The two biggest memories of the 2009-10 Florida Gators are
So it's safe to assume Florida was pretty lucky last season, right? Statistically speaking, not even close.
In fact, according to
Credit the national perspective on the Gators, then, to a more traditional syndrome: selective memory.
"I think those were such big plays and big wins," Parsons said by phone Monday of his shots and point guard
This season, the Gators look primed to take their first real strides backs toward the level of the illustrious "'Oh-Fours," who set the table for what many believed would be an extended run of national prominence. Florida returns all five starters from last season's 21-win team and adds a handful of talented freshmen to the mix. The most crucial newbie is forward
"We have someone coming in at every position pushing the guy in front of them," said Parsons. "Just because all five starters are returning doesn't mean they're going to start this year. If coach decides to go with Pat or another freshman and that's going to put our team in the best chance of winning, I think we have guys who are willing to do that."
You'd expect the incumbents will get the first crack, though, so it will help if talented-but-erratic sophomore shooting guard
Improvement in Boynton's jumper (and shot selection) would help bring the Gators' numbers back closer in line with a typical
"It's going to have to start with defense," Parsons said. "Our team is really going to have to lock up and improve on our defense this year. We know we can have guys who can score and put the ball in the basket."
If things break right for the Gators, they should find themselves in far fewer close games this season, which is key because blowouts help marginalize luck. After two seasons of relatively bad fortune and with the talent now on hand, simply needing no luck would be a welcome development in Gainesville.
Florida is not the only team that got a bit less than its fair share record-wise last season. While the pool of candidates for 2010-11 isn't as robust as some past years (with last season's Georgetown and Georgia Tech and 2008's Missouri, Illinois and LSU as prime examples), here are four other teams that could see an improvement in the win column with some better luck and growth in their personnel:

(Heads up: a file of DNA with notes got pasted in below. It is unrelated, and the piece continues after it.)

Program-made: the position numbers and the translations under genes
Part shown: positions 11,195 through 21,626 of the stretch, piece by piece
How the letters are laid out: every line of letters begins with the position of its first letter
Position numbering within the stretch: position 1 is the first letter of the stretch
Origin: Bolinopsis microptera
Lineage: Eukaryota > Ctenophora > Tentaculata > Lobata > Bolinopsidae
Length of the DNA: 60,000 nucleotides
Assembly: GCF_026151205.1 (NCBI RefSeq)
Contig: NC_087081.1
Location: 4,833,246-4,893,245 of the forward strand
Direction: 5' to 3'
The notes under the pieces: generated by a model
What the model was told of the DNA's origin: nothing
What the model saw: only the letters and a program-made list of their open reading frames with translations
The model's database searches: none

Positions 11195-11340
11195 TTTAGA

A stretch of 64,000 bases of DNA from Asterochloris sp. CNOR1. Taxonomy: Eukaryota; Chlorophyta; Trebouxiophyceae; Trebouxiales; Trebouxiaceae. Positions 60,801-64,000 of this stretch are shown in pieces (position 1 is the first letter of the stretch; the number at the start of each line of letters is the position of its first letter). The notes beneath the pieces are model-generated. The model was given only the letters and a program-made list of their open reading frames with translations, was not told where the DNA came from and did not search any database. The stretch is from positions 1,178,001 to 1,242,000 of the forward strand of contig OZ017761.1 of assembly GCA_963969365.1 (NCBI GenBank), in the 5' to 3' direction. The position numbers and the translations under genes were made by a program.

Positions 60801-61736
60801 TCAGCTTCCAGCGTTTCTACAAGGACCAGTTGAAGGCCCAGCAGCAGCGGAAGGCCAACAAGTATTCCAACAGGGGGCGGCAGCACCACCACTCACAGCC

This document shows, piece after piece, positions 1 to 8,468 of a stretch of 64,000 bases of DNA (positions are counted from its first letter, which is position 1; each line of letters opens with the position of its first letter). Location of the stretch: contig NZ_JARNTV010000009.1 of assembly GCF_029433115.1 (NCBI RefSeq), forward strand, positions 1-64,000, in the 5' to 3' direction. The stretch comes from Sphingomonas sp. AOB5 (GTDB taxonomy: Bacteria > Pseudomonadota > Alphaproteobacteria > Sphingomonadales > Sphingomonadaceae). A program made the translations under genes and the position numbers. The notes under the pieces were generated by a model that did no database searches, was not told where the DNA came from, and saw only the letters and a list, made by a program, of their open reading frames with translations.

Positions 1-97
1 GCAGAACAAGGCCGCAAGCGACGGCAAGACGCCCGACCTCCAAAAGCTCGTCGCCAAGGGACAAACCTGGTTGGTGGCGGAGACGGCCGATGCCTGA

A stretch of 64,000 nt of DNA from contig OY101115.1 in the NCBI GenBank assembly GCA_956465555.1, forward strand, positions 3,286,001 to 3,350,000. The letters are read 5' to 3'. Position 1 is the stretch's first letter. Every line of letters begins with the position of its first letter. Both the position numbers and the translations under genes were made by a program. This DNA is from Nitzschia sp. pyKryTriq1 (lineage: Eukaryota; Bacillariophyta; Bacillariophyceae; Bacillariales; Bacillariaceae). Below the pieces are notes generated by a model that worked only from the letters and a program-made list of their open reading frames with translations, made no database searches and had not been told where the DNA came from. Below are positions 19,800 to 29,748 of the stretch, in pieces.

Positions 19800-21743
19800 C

If -- and these are two big ifs -- a trimmer
Anyone who followed the A-10 last season knows how many close games the Flyers dropped on their way to missing the NCAAs. Anyone who saw Dayton subsequently win the postseason NIT knows how much talent was on the roster. The primary cause of those league pratfalls was Dayton's sloppiness with the ball (turnovers on 21.4 percent of possessions), a carelessness that often seeped into game-deciding possessions. Now, two of the leading offenders -- point guards
The Illini pretty much return everyone from a team that was mildly unlucky last year, finishing about a game and a half worse than expected, which likely cost them an NCAA tournament bid. Do-it-all guard
The Nittany Lions went 3-15 in the Big Ten last year with a points-per-possession margin of -0.07 after going 10-8 the year before with a margin of -0.04. Overall, Penn State finished nearly five games worse than expected last season, making it the second-most unlucky team in Division I. The young Nittany Lions did some things very well. They led Division I in defensive rebounding percentage and very rarely put people on the free-throw line, both of which are strong positive defensive indicators. They didn't block any shots or force many turnovers, though, which means opponents simply got too many good looks at the rim to overcome. Penn State won't be an NCAA team, but with star guard